The assignee for this patent, patent number 8799830, is
Reporters obtained the following quote from the background information supplied by the inventors: "In a conventional integrated circuit design process, a circuit designer begins with a conceptual idea of what functions an integrated circuit is to perform. The circuit designer then creates a circuit design on a computer and verifies it using one or more simulation tools to ensure that the circuit will operate as desired. The design at this stage may be represented by what is commonly viewed as a circuit schematic, but may also be represented by higher level abstractions within the computer.
"These abstract designs are then converted to physical definitions of the circuit elements to be fabricated. These definitions, often called the circuit layout, represent the geometric boundaries for the physical devices to be fabricated--transistor gates, capacitors, resistive interconnecting wires, etc. A number of data formats have been created to represent these physical layouts, including GDS-II and OASIS.TM.. Often, each physical layer of the circuit has a corresponding data layer to represent the polygonal boundaries of the elements in that layer.
"Once the circuit layout has been defined, additional verification checks are performed. Some of these verification checks are to insure that the physical structures will correctly represent the desired electrical behavior. This is commonly called a LVS, for Layout vs. Schematic or Layout vs. Source. Additional extraction of parasitic resistances and capacitances can be done, and the dynamic behavior of the circuit can be estimated for the layout as well. This step is traditionally called parasitic extraction.
"Other verification checks are carried out to ensure that the circuit layout can be manufactured with a particular process. For example, the layout may be subject to one or more design rule checks (DRCs) to ensure that the circuit does not contain any violations of circuit element placement or configurations that cannot be manufactured by the specified manufacturing process. In addition, resolution enhancement techniques (RETs), such as optical and process correction (OPC), may be applied to pre-compensate for the expected optical distortions that occur in the photolithographic process. The verified and OPC corrected layout data is then used to make a number of photolithographic masks or reticles that are used in the selected photolithographic process to image patterns on a semiconductor wafer in order to manufacture the desired circuit.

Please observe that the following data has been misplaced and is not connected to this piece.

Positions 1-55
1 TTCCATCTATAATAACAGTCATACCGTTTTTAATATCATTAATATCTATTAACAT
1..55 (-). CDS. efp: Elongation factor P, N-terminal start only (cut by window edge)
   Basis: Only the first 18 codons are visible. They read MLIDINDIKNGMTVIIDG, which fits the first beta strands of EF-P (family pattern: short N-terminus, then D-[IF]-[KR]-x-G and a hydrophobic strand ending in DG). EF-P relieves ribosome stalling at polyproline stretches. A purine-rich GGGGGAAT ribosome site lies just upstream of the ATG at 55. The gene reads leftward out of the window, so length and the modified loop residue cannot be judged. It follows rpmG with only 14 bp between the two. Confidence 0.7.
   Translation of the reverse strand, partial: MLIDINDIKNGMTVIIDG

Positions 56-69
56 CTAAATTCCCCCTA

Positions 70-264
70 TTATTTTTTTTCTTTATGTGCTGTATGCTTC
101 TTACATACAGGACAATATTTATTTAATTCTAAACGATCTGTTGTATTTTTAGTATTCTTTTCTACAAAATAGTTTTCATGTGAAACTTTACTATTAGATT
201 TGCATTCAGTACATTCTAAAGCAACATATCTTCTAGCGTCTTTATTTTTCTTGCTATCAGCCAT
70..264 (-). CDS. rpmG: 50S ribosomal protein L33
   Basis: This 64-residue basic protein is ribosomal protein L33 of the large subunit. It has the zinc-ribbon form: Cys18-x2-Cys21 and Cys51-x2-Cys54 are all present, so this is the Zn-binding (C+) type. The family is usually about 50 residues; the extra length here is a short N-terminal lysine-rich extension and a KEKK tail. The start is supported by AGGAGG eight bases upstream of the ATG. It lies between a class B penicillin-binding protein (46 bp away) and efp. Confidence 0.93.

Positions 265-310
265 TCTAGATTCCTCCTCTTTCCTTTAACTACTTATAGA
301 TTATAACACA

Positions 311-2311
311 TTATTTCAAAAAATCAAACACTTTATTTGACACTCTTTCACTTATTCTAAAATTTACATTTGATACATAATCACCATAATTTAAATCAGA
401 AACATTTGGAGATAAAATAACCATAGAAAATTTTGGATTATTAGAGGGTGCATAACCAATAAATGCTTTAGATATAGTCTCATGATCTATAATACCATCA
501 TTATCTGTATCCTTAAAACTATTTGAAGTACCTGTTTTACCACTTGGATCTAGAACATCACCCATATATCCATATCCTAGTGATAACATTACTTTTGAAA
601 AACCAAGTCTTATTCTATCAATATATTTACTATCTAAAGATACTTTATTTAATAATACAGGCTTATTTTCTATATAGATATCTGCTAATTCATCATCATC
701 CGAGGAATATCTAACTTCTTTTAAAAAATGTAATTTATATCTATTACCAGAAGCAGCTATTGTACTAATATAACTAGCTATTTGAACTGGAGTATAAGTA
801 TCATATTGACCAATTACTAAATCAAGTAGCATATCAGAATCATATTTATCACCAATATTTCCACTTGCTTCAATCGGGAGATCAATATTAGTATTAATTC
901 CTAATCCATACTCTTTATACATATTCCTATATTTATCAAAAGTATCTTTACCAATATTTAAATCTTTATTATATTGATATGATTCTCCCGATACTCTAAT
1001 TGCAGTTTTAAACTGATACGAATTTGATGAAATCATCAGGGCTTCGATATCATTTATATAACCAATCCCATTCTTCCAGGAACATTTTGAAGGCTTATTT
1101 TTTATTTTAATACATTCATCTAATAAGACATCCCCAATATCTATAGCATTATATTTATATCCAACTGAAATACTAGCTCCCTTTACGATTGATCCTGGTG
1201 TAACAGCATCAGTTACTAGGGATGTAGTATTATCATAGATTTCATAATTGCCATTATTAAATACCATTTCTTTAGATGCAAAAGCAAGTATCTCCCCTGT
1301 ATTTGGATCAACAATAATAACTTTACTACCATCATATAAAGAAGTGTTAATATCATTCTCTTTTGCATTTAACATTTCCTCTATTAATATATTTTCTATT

"While the above methodology works well for manufacturing integrated circuits under expected photolithographic process conditions, these process conditions can vary. For example, variations can occur in the focus of the image on the wafer, the dose of illumination light through the mask or reticle, the placement of a stepper, as well as other process conditions that affect how the circuit will be created on the wafer. In the past, there has not been a reliable method of taking into account the process variations that may occur when designing a circuit so that the circuit will operate as intended regardless of the conditions used to actually manufacture the circuit. As such, there is a need for a system that can consider and compensate for expected process variations during the design and verification procedure so that the layout can be made more robust and easier to manufacture."
In addition to obtaining background information on this patent, VerticalNews editors also obtained the inventor's summary information for this patent: "To address the problems discussed above, the present invention is a method for verifying and/or compensating IC layouts for expected variations that occur in photolithographic processing. In accordance with one embodiment of the present invention, objects to be created on a wafer are modeled to determine ranges in the way the objects would be printed on the wafer under a variety of process conditions. In one embodiment, the ranges are stored as process variation bands (PV-bands) that specify the smallest and largest dimensions of an object that may be expected to print on a wafer. The PV-bands are analyzed by one or more rules to see if the circuit can be manufactured with the expected process conditions.
"In accordance with an embodiment of the invention, different IC layouts can be ranked by their manufacturability in accordance with the PV-bands created for the objects. In another embodiment of the invention, the PV-bands can be used to determine when an IC layout is acceptable for manufacture."
For more information, see this patent: Robles,
Keywords for this news article include:
Our reports deliver fact-based news of research and discoveries from around the world. Copyright 2014, NewsRx LLC
Most Popular Stories
- Small Businesses Add 3 More Worries to Their List
- 2015 Mazda MX-5 Miata Is Fast and Eager
- Tablets, Cars Drive AT&T Gains
- DOMA Tech Adding Jobs to Process VA Claims
- Tech Firms Flock to LA's 'Silicon Beach'
- Apple Warns of China iCloud Attack
- Job Hunting Is Hard Work
- Consumer Prices Edge Up, Surprising Economists
- Ford, GM Expect to Report Strong Profits
- Stocks Subdued After Gains Earlier in Week